The Dawn

A poem by William Butler Yeats

I would be ignorant as the dawn
That has looked down
On that old queen measuring a town
With the pin of a brooch,
Or on the withered men that saw
From their pedantic Babylon
The careless planets in their courses,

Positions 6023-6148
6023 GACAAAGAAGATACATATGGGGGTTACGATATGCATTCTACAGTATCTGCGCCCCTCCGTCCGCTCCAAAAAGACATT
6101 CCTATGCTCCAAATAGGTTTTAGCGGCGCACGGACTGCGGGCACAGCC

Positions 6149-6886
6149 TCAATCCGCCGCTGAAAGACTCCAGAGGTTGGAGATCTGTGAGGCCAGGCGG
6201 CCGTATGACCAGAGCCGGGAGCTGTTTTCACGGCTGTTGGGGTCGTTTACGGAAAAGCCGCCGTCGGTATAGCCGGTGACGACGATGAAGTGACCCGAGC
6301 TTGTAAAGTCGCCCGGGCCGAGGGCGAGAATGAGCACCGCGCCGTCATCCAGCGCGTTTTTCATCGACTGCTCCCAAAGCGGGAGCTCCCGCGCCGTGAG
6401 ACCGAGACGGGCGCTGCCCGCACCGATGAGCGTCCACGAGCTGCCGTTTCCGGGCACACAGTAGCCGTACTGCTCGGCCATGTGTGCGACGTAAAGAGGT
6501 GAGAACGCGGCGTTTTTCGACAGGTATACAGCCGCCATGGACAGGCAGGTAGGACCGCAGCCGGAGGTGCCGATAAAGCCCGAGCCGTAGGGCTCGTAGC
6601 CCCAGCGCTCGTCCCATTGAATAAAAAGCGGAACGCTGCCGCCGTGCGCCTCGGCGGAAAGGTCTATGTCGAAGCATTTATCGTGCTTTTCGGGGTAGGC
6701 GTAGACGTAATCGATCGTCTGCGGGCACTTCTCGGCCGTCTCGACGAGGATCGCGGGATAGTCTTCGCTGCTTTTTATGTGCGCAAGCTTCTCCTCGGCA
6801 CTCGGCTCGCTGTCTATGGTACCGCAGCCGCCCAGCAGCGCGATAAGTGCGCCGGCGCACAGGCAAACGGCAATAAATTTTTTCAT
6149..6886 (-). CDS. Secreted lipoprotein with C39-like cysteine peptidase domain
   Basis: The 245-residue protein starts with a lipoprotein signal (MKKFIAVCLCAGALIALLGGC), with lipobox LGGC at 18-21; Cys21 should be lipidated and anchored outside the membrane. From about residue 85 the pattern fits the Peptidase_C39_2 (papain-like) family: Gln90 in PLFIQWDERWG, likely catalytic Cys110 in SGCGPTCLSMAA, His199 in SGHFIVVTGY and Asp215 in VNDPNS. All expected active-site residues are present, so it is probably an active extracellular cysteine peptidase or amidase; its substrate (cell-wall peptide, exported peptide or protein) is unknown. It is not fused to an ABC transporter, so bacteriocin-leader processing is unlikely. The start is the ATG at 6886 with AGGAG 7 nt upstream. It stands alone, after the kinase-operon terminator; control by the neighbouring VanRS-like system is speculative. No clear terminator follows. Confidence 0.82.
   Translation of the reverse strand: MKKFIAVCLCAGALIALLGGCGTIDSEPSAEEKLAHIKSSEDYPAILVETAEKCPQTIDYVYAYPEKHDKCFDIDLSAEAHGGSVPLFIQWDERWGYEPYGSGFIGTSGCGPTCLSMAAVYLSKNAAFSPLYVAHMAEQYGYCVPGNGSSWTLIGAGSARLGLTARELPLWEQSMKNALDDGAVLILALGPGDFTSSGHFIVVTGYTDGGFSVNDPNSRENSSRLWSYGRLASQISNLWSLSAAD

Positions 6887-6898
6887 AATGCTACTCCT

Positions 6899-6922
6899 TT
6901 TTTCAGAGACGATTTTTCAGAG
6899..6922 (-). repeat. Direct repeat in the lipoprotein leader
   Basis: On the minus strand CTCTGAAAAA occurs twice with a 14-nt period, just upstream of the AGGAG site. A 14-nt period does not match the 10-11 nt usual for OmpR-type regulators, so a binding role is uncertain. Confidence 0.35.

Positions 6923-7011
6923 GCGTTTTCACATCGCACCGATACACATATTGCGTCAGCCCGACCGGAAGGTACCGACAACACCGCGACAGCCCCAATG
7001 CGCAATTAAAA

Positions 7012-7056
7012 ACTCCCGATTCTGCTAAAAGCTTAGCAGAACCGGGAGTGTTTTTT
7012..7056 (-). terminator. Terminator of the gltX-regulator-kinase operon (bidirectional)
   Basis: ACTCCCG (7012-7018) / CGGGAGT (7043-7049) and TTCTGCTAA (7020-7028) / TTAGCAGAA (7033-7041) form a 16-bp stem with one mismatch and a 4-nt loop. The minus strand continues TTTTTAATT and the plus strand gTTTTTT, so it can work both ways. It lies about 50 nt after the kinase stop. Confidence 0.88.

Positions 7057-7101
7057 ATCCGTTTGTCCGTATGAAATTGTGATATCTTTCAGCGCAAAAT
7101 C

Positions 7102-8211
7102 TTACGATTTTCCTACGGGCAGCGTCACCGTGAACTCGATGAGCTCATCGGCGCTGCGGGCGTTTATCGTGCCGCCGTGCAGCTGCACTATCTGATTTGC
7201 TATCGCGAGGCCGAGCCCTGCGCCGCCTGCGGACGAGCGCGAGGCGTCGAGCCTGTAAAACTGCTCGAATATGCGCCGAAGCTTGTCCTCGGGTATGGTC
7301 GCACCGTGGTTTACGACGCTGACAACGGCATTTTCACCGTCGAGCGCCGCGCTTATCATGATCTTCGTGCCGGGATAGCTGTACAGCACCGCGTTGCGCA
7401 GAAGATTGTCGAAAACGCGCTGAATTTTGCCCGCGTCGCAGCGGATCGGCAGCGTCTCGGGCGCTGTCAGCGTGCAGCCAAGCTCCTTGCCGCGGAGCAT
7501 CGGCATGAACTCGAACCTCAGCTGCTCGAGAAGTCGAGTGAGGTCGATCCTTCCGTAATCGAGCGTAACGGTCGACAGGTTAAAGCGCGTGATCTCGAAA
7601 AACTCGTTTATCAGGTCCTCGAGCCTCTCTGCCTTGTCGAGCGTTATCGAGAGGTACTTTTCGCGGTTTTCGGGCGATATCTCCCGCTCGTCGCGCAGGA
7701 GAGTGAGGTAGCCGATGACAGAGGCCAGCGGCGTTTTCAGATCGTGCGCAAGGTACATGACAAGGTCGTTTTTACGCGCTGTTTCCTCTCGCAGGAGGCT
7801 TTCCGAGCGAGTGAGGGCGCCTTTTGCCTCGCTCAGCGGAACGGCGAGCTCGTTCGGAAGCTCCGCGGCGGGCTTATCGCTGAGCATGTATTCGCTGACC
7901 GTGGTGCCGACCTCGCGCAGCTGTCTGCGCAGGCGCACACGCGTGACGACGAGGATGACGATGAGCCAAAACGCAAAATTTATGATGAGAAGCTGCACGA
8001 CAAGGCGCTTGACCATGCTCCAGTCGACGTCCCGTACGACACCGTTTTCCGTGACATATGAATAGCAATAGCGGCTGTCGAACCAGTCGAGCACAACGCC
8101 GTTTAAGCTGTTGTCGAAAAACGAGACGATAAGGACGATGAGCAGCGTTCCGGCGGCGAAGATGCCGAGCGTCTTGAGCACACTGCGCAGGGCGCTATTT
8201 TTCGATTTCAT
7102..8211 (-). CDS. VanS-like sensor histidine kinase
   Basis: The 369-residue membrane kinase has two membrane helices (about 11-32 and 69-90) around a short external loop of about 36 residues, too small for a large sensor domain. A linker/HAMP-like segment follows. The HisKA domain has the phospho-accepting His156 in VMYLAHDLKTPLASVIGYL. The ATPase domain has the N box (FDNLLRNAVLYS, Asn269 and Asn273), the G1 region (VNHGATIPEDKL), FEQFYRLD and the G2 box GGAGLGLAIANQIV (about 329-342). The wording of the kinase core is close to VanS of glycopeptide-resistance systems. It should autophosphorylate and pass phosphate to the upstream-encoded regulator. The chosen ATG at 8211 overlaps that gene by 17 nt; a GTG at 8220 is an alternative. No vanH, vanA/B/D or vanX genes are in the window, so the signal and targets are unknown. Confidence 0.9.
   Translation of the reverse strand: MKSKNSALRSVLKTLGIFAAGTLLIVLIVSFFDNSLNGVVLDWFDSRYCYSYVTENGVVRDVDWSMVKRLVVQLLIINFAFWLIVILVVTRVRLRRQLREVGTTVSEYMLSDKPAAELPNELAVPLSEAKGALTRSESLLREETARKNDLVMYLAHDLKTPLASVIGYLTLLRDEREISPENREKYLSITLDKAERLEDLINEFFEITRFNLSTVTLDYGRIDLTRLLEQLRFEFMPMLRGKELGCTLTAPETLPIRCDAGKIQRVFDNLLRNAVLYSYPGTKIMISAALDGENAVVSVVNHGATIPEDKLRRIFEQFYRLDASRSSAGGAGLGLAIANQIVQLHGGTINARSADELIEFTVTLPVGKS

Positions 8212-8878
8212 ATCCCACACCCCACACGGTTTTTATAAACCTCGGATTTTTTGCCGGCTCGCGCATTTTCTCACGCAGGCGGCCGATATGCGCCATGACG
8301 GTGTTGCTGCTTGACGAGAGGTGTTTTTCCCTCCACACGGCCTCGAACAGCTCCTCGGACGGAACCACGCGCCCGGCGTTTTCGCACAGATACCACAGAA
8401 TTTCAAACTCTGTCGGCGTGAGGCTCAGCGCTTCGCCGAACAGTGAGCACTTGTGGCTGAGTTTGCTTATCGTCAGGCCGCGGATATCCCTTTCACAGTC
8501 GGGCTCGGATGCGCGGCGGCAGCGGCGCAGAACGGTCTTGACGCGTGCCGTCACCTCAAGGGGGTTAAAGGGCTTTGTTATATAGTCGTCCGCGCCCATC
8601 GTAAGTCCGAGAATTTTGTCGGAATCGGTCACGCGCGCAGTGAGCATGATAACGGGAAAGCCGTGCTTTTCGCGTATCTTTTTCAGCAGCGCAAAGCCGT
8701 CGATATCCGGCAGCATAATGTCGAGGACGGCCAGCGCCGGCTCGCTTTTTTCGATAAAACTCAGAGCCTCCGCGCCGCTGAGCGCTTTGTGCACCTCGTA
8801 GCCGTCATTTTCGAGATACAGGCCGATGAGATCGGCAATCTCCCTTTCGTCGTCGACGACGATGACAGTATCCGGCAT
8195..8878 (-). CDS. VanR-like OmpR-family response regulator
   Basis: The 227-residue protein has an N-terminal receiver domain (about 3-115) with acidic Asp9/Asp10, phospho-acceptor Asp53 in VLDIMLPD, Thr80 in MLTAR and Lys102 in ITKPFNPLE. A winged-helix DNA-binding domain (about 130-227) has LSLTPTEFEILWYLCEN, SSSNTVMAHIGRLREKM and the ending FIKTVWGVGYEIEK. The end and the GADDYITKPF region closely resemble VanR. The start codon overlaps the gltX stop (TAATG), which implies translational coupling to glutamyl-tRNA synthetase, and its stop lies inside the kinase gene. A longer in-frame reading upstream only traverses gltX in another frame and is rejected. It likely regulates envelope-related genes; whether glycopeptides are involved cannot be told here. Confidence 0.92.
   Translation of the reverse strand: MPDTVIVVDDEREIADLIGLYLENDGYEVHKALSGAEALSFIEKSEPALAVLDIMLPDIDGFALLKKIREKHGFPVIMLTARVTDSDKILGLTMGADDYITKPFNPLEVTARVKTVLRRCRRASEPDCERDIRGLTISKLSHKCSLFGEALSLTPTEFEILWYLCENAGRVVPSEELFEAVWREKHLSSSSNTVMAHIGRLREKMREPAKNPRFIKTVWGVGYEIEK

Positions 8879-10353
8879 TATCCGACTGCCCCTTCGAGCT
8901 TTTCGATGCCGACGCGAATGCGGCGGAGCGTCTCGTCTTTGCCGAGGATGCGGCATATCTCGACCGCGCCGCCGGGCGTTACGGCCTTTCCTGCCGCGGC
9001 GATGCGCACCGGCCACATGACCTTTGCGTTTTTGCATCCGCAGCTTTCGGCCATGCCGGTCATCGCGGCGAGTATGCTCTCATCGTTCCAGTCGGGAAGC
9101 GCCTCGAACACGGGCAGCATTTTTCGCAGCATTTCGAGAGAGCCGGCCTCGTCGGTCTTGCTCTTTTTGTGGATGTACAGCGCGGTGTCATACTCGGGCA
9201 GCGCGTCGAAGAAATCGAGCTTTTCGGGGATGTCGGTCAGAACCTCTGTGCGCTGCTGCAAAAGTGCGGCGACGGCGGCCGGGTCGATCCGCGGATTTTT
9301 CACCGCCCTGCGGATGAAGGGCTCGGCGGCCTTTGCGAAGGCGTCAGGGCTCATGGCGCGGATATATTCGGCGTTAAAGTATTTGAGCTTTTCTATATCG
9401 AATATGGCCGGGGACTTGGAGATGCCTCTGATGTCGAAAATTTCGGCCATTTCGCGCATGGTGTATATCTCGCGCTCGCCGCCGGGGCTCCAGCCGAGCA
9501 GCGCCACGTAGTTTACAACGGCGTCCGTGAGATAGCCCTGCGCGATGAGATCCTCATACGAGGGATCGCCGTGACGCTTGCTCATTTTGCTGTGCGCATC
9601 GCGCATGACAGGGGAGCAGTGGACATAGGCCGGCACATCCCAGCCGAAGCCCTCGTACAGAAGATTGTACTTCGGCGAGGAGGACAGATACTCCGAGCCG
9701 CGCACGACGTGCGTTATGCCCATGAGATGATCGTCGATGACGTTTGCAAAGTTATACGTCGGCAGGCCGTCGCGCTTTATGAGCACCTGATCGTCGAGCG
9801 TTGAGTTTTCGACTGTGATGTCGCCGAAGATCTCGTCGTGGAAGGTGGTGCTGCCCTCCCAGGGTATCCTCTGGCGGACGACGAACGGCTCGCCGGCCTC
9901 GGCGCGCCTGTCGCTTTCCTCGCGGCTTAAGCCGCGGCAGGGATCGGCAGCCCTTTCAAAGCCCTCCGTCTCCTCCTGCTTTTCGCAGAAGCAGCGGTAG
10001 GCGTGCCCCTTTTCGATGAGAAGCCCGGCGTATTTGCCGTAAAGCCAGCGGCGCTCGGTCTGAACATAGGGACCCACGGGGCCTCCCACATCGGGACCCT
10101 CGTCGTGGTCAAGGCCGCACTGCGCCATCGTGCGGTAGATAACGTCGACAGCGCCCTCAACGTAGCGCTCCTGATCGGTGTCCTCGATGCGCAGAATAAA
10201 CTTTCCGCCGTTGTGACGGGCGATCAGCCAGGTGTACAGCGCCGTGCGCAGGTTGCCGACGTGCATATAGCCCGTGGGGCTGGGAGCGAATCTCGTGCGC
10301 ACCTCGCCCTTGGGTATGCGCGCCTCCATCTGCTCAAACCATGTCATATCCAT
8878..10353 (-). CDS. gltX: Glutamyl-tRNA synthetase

The stars fade out where the moon comes,
And took their tablets and did sums;
I would be ignorant as the dawn
That merely stood, rocking the glittering coach
Above the cloudy shoulders of the horses;
I would be—for no knowledge is worth a straw—
Ignorant and wanton as the dawn.

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